AGO Opinion 98046
Whether sign language interpreters may be subpoenaed and required to interpret before a court, and whether communication conveyed between a deaf person and a sign language interpreter can be considered privileged.
DATE: November 2, 1998
SUBJECT: 98046 - Whether sign language interpreters may be subpoenaed and required to interpret before a court, and whether communication conveyed between a deaf person and a sign language interpreter can be considered privileged.
REQUESTED BY: Tanya D. Wendel, Executive Director, Nebraska Commission for the Hearing Impaired
WRITTEN BY: Don Stenberg, Attorney General
Melanie J. Whittamore-Mantzios, Assistant Attorney General
You have requested our opinion regarding whether sign language interpreters may be subpoenaed and required to interpret before a court. You have also requested our opinion regarding whether communication conveyed between a deaf person and a sign language interpreter can be considered privileged.
In civil and criminal matters before a court, subpoenas may be issued upon persons to appear in court and testify. In a civil proceeding, Neb. Rev. Stat. § 25-1224 (Reissue 1995) provides , in pertinent part:
The subpoena shall be directed to the person therein named, requiring him to attend at a particular time and place, to testify as a witness; and it may contain a clause directing the witness to bring with him any book, writing, or other thing under his control, which he is bound by law to produce as evidence. (Emphasis Added)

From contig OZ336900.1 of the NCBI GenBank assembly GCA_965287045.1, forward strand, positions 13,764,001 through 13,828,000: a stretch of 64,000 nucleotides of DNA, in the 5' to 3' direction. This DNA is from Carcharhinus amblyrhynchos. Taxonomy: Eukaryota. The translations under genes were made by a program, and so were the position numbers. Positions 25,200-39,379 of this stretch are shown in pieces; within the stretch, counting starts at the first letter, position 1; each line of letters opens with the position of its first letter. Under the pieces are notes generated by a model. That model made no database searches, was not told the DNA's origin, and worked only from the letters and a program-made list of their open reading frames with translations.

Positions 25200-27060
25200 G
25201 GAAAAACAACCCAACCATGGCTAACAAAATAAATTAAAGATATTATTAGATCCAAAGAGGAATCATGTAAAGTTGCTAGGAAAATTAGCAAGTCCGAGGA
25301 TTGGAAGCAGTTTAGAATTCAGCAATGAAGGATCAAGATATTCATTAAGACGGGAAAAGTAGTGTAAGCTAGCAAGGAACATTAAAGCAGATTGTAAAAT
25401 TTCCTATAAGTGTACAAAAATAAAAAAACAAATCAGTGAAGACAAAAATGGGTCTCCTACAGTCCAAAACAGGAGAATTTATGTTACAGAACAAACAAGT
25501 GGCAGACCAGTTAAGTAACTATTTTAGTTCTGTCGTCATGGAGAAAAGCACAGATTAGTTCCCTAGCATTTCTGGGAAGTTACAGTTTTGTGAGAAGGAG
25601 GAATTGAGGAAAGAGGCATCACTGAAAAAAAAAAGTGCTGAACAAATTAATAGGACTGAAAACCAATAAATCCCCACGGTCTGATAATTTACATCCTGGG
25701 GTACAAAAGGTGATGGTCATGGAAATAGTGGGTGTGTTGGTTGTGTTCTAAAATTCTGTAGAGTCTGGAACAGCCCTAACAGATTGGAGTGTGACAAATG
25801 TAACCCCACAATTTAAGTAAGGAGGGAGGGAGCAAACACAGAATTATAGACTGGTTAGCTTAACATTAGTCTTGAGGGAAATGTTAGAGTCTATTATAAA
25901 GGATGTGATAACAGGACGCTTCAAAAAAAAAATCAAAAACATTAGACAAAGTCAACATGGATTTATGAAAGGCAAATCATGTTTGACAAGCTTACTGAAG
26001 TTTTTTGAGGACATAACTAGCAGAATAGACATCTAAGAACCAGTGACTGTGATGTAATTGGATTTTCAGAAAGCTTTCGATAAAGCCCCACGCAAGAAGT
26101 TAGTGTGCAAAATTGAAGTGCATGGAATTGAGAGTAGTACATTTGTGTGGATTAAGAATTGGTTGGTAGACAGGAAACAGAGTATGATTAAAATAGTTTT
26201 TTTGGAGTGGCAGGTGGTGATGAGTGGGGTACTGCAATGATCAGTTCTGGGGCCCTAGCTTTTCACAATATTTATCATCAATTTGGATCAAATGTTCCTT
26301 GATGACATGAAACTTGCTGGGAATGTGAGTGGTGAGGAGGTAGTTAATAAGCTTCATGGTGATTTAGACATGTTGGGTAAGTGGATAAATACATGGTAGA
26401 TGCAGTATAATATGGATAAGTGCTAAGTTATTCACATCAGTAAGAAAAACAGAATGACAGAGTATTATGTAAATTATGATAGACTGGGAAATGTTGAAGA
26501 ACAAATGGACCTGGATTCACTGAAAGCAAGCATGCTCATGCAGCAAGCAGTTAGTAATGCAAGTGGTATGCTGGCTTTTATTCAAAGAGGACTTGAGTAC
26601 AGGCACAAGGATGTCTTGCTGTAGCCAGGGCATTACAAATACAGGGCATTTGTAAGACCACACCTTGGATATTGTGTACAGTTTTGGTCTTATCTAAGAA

Statutory language should generally be given its plain and ordinary meaning and where the words of the statute are plain, direct, and unambiguous, no interpretation is necessary to ascertain their meaning. Sorenson v. Meyer, 220 Neb. 457, 370 N.W.2d 173 (1985). "In the construction of a statute, no sentence, clause, or word should be rejected as meaningless or superfluous; rather, the plain and ordinary meaning of the language employed should be taken into account in order to determine the legislative will." Weiss v. Union Ins. Co., 202 Neb. 469, 473, 276 N.W.2d 88, 92 (1979). The language in Neb.Rev. Stat. § 25-1224 (1995) is clear and unambiguous--a subpoena shall be served to a person to testify as a witness. The ordinary definition of witness is one who can attest to a fact, statement, or can offer a firsthand account of something. The language of section 25-1224 suggests that the intent of the Legislature was to allow subpoenas to be issued to witnesses only, not persons in general.
In criminal matters, writs of subpoenas for all witnesses named in the praecipe shall be issued. Neb. Rev. Stat § 29-1901 (1995). Once again, the language of Section 29-1901 is very clear that subpoenas may be issued for witnesses, not persons in general. In fact, a court may require a showing of what testimony may be expected of prospective witnesses before entry of order for compulsory process . O'Rourke v. State, 166 Neb. 866, 90 N.W.2d 820 (1958).